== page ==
I demonstrated a solar tracking mount I built at a Renewable Energy Fair, MREA Midwest Renewable Energy Association. in Custer. Wisconsin. Several thousand people saw it on or about June 21st 2001. A week or so later I posted pictures of this on my web site.

I found US6563040 which is clearly a close copy of my tracking mount. I listed it on my patent page.

After several years I found Herbert T. Hayden but he said he was not actually involved with writing the patent and didn't know where the idea came from.

Anyway, I have clear evidence of prior art predating the filing date of US6563040, Oct 11, 2001. by about 4 months.

I don't claim my idea was a "True Invention". I call it a "Personal Invention". I mean. I did think it up myself but didn't pursue a patent.

Is my mount prior art for that patent? Can I get the patent invalidated?

  • 3
    I'm a little confused about what you're trying to ask here. Are you asking about what is the next best course of action, or if this constitutes a valid prior art, or something else?
    – Yi Jiang
    Sep 22, 2012 at 6:33
  • If Jerry Coffin is correct, and US6563040 had no invention date prior to yours, then all you have, without your own patent, is a way to destroy a business model - or a blackmail card. Rough business, if no alternate. Sep 23, 2012 at 4:03

2 Answers 2


For the moment, I'm going to ignore the possibility that their patent actually covers something significantly different than your tracker, and just deal with the matter of dates.

They have 1 year following the invention within which to file the patent, so your invention would need to predate the patent by at least 1 year to qualify as statutory prior art.

As it stands right now, your invention might be prior art, but then again, it might not be. The question would come down to who actually invented it first. In most cases, that's translated as "who actually reduced it to practice first". For example if you had lab notes (or similar) showing when you'd first gotten your invention to work, that would be the crucial date. Obviously it must have worked for at least some short period of time before you demonstrated it. If you could show that it was more than 8 months before you demonstrated it (i.e., more than one year before they filed for their patent) then it would clearly invalidate their patent.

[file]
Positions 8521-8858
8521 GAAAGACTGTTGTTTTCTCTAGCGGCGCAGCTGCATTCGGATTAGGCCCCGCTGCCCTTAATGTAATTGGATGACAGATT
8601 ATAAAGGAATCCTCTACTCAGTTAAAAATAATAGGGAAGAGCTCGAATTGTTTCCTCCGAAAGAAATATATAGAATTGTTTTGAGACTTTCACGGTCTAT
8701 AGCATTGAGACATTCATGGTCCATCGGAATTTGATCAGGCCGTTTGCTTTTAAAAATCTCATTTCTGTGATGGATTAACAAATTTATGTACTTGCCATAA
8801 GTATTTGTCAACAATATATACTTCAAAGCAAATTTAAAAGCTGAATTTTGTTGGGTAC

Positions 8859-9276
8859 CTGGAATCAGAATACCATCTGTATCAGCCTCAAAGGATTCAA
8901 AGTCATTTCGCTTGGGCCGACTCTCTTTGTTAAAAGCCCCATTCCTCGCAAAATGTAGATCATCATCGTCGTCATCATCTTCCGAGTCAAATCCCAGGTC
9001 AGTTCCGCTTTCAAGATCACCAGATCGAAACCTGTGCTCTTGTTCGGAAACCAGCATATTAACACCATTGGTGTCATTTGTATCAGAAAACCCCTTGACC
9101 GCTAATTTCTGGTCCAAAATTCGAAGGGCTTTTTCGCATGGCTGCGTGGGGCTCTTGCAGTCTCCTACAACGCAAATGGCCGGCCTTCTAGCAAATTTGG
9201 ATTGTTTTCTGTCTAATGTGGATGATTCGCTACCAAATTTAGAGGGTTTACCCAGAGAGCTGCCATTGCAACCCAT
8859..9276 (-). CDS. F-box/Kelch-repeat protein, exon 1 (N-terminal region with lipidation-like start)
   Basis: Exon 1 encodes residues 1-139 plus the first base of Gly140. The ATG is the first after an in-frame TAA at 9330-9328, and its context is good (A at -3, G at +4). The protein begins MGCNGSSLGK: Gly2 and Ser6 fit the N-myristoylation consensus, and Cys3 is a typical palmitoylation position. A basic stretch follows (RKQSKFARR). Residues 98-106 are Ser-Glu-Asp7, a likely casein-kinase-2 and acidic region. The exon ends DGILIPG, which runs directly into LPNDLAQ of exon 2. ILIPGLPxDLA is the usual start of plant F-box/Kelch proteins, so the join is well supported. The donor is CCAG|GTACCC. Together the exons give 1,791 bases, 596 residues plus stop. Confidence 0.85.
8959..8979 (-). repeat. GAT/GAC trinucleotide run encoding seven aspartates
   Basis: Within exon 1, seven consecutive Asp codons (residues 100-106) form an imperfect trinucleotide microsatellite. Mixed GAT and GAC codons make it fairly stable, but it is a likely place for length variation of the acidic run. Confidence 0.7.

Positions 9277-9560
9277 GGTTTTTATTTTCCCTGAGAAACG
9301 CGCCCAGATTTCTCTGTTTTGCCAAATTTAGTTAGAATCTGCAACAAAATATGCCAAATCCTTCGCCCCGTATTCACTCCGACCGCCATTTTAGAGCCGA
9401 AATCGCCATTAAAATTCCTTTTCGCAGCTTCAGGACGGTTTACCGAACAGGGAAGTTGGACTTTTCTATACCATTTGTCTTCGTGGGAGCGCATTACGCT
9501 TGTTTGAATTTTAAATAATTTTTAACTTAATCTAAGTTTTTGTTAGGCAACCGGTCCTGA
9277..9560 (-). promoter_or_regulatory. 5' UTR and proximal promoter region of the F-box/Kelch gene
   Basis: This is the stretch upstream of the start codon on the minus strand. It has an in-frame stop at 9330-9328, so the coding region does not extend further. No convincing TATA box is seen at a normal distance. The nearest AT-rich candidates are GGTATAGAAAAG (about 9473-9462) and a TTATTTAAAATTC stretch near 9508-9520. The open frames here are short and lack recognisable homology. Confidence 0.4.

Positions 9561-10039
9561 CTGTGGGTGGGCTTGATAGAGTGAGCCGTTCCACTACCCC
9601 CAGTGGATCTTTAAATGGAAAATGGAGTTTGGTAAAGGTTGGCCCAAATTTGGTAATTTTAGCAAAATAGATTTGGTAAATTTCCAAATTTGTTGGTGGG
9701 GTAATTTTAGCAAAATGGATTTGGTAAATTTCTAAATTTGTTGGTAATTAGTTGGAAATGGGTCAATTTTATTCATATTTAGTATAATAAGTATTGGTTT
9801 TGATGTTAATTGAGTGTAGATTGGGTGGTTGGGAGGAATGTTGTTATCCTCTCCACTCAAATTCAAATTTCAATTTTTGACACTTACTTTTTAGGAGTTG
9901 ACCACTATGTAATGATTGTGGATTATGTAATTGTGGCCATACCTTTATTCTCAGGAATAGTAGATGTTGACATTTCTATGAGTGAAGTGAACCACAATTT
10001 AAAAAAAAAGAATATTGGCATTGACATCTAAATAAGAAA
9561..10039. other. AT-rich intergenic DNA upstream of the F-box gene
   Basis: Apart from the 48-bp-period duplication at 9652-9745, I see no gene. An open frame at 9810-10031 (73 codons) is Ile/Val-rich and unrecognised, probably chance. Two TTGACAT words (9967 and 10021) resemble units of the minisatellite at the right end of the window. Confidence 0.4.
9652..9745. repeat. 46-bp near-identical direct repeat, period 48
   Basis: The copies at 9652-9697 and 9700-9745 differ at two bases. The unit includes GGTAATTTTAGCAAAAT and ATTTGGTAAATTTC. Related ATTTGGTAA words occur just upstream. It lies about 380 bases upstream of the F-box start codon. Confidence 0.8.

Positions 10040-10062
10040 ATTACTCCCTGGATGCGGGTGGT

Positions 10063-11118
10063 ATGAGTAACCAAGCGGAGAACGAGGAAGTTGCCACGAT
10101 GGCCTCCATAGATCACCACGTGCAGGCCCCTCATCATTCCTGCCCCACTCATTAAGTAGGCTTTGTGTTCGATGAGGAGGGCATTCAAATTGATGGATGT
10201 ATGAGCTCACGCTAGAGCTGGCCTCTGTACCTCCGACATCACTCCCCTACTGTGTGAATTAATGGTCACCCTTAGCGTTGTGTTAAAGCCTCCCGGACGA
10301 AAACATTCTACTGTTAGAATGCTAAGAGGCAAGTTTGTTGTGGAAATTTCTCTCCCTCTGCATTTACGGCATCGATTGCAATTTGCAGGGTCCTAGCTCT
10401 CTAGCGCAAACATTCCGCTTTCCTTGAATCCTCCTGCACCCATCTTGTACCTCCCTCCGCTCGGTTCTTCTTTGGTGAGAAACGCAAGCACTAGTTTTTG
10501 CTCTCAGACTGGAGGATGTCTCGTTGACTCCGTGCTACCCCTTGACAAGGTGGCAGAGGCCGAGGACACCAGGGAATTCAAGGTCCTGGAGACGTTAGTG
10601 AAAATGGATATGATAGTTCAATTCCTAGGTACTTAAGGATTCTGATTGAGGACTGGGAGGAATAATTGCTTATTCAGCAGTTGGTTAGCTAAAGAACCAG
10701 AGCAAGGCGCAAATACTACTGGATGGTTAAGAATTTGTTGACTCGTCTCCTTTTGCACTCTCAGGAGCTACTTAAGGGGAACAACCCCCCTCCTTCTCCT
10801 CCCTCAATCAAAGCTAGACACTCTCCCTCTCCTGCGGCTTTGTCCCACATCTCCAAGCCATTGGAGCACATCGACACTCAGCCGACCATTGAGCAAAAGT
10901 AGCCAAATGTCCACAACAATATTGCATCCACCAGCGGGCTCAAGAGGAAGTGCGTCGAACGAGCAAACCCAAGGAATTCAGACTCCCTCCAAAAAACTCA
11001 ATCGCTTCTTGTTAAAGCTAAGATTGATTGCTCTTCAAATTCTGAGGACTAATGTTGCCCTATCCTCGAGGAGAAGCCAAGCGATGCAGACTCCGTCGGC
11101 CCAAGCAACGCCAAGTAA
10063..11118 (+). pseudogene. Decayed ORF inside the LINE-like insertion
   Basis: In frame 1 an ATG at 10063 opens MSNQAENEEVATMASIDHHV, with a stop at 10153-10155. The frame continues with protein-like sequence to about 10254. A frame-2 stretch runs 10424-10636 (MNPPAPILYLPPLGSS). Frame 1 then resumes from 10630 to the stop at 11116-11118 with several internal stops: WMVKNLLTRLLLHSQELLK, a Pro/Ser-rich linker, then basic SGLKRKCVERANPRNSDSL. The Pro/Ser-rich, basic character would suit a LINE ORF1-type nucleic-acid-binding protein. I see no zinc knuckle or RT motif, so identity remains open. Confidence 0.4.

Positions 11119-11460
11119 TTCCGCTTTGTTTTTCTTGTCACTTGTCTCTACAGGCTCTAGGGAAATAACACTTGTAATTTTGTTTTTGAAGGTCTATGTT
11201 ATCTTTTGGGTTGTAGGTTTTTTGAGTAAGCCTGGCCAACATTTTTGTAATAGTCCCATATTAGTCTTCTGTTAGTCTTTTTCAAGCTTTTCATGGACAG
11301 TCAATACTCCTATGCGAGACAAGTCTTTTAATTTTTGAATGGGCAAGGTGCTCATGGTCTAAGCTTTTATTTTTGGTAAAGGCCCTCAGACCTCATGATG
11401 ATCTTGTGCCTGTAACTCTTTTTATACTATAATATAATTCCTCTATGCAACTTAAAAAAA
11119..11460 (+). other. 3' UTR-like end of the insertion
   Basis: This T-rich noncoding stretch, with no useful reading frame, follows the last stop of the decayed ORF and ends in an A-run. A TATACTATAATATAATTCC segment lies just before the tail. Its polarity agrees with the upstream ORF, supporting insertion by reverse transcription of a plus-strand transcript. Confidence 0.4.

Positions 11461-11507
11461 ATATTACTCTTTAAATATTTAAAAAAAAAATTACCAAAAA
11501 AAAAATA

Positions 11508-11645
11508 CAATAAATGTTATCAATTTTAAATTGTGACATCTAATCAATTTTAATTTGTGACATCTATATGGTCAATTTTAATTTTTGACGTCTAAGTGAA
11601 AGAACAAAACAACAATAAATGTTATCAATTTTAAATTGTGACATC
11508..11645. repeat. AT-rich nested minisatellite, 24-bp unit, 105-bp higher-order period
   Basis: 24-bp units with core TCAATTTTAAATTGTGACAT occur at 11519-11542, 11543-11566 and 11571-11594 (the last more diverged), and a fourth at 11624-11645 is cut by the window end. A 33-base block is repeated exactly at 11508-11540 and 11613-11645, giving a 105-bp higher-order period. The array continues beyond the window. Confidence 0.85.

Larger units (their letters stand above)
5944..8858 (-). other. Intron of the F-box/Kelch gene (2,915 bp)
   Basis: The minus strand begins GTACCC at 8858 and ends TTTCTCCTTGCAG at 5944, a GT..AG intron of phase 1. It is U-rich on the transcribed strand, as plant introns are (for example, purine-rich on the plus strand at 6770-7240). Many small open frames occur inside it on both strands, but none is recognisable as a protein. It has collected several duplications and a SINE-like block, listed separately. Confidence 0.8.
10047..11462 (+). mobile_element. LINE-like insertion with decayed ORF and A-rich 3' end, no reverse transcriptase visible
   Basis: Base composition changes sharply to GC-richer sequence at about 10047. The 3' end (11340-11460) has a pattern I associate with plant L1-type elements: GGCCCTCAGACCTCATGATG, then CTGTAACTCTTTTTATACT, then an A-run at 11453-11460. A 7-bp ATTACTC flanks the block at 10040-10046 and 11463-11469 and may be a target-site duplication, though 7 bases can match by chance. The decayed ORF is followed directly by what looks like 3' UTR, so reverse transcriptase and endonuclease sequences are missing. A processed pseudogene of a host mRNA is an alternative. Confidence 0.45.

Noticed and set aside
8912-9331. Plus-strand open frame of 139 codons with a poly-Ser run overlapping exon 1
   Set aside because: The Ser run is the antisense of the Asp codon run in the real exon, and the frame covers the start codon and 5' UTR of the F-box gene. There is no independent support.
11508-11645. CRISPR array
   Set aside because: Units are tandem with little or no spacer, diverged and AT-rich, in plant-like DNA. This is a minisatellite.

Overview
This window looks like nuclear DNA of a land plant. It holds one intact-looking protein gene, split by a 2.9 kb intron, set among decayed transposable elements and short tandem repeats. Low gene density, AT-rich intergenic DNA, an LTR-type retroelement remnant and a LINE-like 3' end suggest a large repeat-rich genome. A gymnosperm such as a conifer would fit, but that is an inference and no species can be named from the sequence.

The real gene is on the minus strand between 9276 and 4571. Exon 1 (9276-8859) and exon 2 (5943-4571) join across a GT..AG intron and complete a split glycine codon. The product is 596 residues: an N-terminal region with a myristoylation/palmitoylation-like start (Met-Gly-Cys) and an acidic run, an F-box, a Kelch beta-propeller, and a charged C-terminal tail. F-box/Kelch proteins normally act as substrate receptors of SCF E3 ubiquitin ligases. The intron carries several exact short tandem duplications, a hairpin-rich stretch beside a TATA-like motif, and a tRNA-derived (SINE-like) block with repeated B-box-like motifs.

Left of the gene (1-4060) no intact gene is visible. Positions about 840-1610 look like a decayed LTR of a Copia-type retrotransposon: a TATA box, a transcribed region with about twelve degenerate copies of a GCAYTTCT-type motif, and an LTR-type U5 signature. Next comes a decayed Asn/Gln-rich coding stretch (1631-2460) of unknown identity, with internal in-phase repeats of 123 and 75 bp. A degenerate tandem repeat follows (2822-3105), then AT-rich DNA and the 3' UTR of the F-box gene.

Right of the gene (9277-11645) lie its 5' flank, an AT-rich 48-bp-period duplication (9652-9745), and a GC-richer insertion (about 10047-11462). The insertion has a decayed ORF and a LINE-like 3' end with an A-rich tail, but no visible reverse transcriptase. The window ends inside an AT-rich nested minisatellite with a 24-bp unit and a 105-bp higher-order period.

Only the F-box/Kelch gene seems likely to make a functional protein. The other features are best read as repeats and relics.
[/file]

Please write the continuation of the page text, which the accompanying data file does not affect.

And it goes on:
Just for the sake of argument, let's assume you had your device working 2 months before you showed it, so it predated their filing by six months. To show their patent was valid, they'd have to show that they invented it during the (approximately) six month period starting from a year before they filed, and ending the day you invented your tracker. Their patent could/would be valid if and only if they could show it was invented during that window.

In other words, what you've shown isn't necessarily enough to prove their patent is invalid. Without knowing the exact history of their claimed invention, and how long before filing they invented it, it's impossible to say whether the patent is valid or not.


This is a highly specific system patent. The claims are so narrow that that what you did would have to be almost completely identical to have any relevance. You're probably thinking that something they do that you also did is the innovative element - it's not. There's no significant innovation here; all they're patenting is this very particular way of putting conventional design elements together. These types of patents are chiefly intended to prevent another manufacturer from selling an exact copy, but it's just another heliostat. They tend to look pretty similar.

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